Alphabet Inc, which runs Google, is folding Tez – a payments product it had launched in India and other emerging markets – into Google Pay, its global payments play as it continues to consolidate its payment products under one brand and push deeper into India’s financial services market.
The move is seen as Google’s second coming in the payments game in just 11 months. Tez was launched in September 2017. “When Tez was launched, it was the only company doing UPI, but soon many others jumped into it and Google lost market share,” said a senior executive with a large telecom operator, which also has a payments business. UPI is short for unified payments interface, a real-time payments system developed by the National Payments Corporation of India (NPCI).
In August 2017, UPI transactions, which were only 17 million has grown 14 times since. In the process others like PhonePe, Paytm, Amazon Pay, among others gained market share. “I don’t think that the momentum has come down… but after we joined, a lot of others joined so obviously the share are going to change,” Caesar Sengupta, general manager (payments) and head of next billion users initiative at Google told FactorDaily on the sidelines of its annual Google for India event.
What Sengupta looks at is the growth in users and usage. He said that in India, the payments business has crossed the transaction run rate of $30 billion and has 22 million active users. Its rivals don’t give specific numbers, but PhonePe, considered India’s largest UPI-enabled payments platform with 40% market share said in June that its run rate was $20 billion. To be sure, UPI payments yet make for a small percentage, just 0.16% per Reserve Bank of India data, of all electronic payments systems in India with the bulk still passing through netbanking, Visa, and MasterCard platforms, and others such as Paytm. But, it is the fastest growing.
The bulking up of Tez provided the context to make the next shift. “A few months ago, we brought together our payment teams globally. As we looked at the product, we realised there is so much we can take from India and vice-versa,” Sengupta said. Payments, he added, is a five to 10 years commitment and it’s just the beginning.
India’s internet landscape is fast-changing. “India has 390 million monthly active internet users…,” said Rajan Anandan, Google’s vice-president responsible for South East Asia and managing director, Google India. That makes India the world’s second-largest country by internet users after China. Unlike in developed countries, the internet user in India accesses the data through mobile phones and not desktops. Data usage (now, 8GB per user a month) in India shot through the roof after Reliance Industries launched its Jio-branded telecom business, which offered 4G speeds at ultra-low costs.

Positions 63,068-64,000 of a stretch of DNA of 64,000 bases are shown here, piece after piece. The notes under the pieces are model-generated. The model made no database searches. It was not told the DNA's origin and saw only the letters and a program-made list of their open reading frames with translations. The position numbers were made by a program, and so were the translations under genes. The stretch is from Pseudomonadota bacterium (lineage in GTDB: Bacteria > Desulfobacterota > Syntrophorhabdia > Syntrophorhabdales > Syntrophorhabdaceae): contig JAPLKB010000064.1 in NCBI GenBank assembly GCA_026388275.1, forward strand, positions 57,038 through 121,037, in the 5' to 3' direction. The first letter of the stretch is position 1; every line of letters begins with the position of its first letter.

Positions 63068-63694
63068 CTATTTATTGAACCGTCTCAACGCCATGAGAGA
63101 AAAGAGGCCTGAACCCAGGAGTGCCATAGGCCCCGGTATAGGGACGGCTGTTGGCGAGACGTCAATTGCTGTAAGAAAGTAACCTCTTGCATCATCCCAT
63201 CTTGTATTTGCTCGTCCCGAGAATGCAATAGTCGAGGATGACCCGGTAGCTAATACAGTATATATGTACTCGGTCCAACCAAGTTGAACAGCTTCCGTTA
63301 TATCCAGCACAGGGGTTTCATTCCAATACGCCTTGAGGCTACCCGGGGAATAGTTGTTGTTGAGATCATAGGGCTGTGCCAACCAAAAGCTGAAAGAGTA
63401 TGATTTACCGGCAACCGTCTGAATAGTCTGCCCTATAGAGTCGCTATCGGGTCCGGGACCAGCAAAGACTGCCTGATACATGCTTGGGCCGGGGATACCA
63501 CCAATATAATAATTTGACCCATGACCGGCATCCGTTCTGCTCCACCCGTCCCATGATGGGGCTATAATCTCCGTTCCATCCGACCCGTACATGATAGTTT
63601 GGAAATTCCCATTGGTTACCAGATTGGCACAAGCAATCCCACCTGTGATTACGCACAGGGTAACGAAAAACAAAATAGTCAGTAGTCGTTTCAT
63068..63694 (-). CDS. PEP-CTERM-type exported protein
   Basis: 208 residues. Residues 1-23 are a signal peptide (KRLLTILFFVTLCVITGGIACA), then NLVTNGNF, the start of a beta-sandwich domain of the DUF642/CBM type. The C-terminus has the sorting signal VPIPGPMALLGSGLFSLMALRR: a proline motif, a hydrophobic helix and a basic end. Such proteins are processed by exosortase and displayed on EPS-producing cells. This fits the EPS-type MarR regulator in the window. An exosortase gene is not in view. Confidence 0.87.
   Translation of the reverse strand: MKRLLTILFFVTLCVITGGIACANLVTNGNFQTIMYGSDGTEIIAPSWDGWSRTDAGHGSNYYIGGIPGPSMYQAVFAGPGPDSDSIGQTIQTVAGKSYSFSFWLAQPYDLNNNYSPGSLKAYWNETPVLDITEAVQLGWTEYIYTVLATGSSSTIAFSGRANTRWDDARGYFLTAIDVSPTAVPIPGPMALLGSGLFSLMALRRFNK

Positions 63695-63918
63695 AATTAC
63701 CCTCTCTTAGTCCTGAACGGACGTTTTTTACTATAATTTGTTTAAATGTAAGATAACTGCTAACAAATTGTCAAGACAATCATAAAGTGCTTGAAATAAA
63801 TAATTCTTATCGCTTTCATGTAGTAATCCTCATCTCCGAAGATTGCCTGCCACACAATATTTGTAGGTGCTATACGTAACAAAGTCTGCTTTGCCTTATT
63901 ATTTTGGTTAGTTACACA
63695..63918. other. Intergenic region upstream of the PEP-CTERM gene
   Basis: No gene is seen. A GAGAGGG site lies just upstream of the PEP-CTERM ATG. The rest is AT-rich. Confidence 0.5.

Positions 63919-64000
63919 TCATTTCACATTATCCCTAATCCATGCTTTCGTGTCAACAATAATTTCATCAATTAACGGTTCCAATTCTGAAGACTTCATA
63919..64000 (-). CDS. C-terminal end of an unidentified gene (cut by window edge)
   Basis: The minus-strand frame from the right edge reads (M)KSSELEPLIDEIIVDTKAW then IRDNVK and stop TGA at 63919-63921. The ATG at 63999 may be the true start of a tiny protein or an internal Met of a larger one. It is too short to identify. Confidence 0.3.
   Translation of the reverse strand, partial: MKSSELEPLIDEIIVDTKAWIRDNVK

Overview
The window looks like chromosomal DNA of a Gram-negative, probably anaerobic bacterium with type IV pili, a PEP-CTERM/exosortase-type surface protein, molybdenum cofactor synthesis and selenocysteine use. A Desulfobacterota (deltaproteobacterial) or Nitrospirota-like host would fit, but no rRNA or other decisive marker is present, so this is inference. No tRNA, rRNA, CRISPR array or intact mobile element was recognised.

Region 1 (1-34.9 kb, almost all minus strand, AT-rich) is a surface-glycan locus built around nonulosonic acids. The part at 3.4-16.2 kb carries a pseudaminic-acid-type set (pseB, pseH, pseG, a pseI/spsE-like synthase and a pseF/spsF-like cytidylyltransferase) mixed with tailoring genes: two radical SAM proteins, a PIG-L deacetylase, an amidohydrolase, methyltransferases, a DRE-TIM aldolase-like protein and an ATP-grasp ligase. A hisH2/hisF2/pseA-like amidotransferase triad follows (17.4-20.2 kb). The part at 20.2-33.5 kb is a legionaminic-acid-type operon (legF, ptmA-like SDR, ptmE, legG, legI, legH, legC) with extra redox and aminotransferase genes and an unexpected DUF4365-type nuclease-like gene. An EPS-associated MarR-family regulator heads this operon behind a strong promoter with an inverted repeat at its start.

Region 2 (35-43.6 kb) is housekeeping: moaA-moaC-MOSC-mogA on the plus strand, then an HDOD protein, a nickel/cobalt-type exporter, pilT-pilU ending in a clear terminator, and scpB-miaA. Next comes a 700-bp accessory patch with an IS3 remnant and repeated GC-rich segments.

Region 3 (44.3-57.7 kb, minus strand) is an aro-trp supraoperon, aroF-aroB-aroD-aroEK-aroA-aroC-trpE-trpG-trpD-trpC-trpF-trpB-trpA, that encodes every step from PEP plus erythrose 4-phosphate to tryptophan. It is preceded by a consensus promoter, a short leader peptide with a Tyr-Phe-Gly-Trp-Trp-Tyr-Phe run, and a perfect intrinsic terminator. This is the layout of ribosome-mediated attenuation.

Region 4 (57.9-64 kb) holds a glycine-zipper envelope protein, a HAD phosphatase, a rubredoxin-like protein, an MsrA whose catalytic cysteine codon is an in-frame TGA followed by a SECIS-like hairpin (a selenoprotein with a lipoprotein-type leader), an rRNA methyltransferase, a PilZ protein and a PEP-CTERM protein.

Google is betting on payments made on the mobile phone and digital wallets On Tuesday, the company said that Google Pay users will soon be able to make payments at offline stores as well as a larger number of merchants online.
When Tez started, it only had a few features like peer-to-peer money transfer and audio QR. Sengupta said that every three months Tez comes with new releases and upgrades. “Now we have bill payments, recharges, you a ton of online places where you can pay… I think that progress has continued to happen,” he added.
Google wants payments to be a part-and-parcel of every experience of what a Google account does. “Why shouldn’t you use Gmail if you have to attach money? Things we have done in the US, we can bring here. We want to make sure that payments become a core part of your Google account, the same way as email or storage,” Sengupta said.
He also plans to bring some global features like card payments to India and take some features of Tez to Google Pay globally.
But none of this would be possible without integrating a large number of services with Google Pay in India. Vijay Shekhar Sharma, founder of Paytm, India’s largest digital payments company, calls it the network effect, where users can use Paytm for everything commerce – from buying grocery to paying bills and from banking to buying gold. Be it utility, entertainment, travel or investments – Paytm has built use cases in all areas.
“Payments is not a standalone business, it’s a wedge. It is a platform business, where 10-fold services are built on top of it. Services is what will make money for payment companies,” says Daman Singh Soni, chief marketing officer, WeCash, a credit enablement platform. “Essentially, payments is becoming a distribution business. You keep layering different fintech and commerce services.”
Google is just starting with it. Sengupta said that now Google will have online, offline, big brand retailers as well as the small kirana stores and chaiwallahs on board. Google Pay can be used at over 2,000 merchants online including services like RedBus and BookMyshow and also at over 15,000 retail stores like Big Bazaar and FBB.
It also has 1.2 million small merchants who have used Tez to send or receive money in the last 11 months – a high number for the short period considering Paytm has on its platform six million offline merchants to date. “And that (the speed of onboarding) is one of the reasons we’re now focussing on bringing more merchants,” said Sengupta.